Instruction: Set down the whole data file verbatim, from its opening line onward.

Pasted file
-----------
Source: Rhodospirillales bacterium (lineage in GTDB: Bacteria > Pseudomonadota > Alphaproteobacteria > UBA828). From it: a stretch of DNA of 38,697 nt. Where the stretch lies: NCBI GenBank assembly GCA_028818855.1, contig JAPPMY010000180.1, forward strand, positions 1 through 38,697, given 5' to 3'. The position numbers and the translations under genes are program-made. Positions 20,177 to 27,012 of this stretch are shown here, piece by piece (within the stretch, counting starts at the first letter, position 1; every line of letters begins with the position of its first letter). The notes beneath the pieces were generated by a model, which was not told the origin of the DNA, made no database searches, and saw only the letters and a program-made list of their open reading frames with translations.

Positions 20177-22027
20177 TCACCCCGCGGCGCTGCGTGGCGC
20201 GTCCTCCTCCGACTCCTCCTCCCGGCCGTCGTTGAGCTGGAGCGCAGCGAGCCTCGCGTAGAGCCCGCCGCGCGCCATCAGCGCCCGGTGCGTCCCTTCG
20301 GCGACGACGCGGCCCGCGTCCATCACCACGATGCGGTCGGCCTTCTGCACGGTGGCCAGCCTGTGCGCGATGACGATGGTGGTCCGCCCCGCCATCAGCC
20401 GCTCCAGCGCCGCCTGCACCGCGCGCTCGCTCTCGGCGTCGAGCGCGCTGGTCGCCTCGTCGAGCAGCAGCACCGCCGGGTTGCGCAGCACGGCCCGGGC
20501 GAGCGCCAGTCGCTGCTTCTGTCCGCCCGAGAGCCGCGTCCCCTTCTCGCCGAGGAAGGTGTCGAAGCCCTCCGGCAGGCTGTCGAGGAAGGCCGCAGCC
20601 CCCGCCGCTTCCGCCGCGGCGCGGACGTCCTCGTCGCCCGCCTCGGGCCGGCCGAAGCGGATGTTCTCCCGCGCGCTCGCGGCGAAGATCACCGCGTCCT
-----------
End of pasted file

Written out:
Source: Rhodospirillales bacterium (lineage in GTDB: Bacteria > Pseudomonadota > Alphaproteobacteria > UBA828). From it: a stretch of DNA of 38,697 nt. Where the stretch lies: NCBI GenBank assembly GCA_028818855.1, contig JAPPMY010000180.1, forward strand, positions 1 through 38,697, given 5' to 3'. The position numbers and the translations under genes are program-made. Positions 20,177 to 27,012 of this stretch are shown here, piece by piece (within the stretch, counting starts at the first letter, position 1; every line of letters begins with the position of its first letter). The notes beneath the pieces were generated by a model, which was not told the origin of the DNA, made no database searches, and saw only the letters and a program-made list of their open reading frames with translations.

Positions 20177-22027
20177 TCACCCCGCGGCGCTGCGTGGCGC
20201 GTCCTCCTCCGACTCCTCCTCCCGGCCGTCGTTGAGCTGGAGCGCAGCGAGCCTCGCGTAGAGCCCGCCGCGCGCCATCAGCGCCCGGTGCGTCCCTTCG
20301 GCGACGACGCGGCCCGCGTCCATCACCACGATGCGGTCGGCCTTCTGCACGGTGGCCAGCCTGTGCGCGATGACGATGGTGGTCCGCCCCGCCATCAGCC
20401 GCTCCAGCGCCGCCTGCACCGCGCGCTCGCTCTCGGCGTCGAGCGCGCTGGTCGCCTCGTCGAGCAGCAGCACCGCCGGGTTGCGCAGCACGGCCCGGGC
20501 GAGCGCCAGTCGCTGCTTCTGTCCGCCCGAGAGCCGCGTCCCCTTCTCGCCGAGGAAGGTGTCGAAGCCCTCCGGCAGGCTGTCGAGGAAGGCCGCAGCC
20601 CCCGCCGCTTCCGCCGCGGCGCGGACGTCCTCGTCGCCCGCCTCGGGCCGGCCGAAGCGGATGTTCTCCCGCGCGCTCGCGGCGAAGATCACCGCGTCCT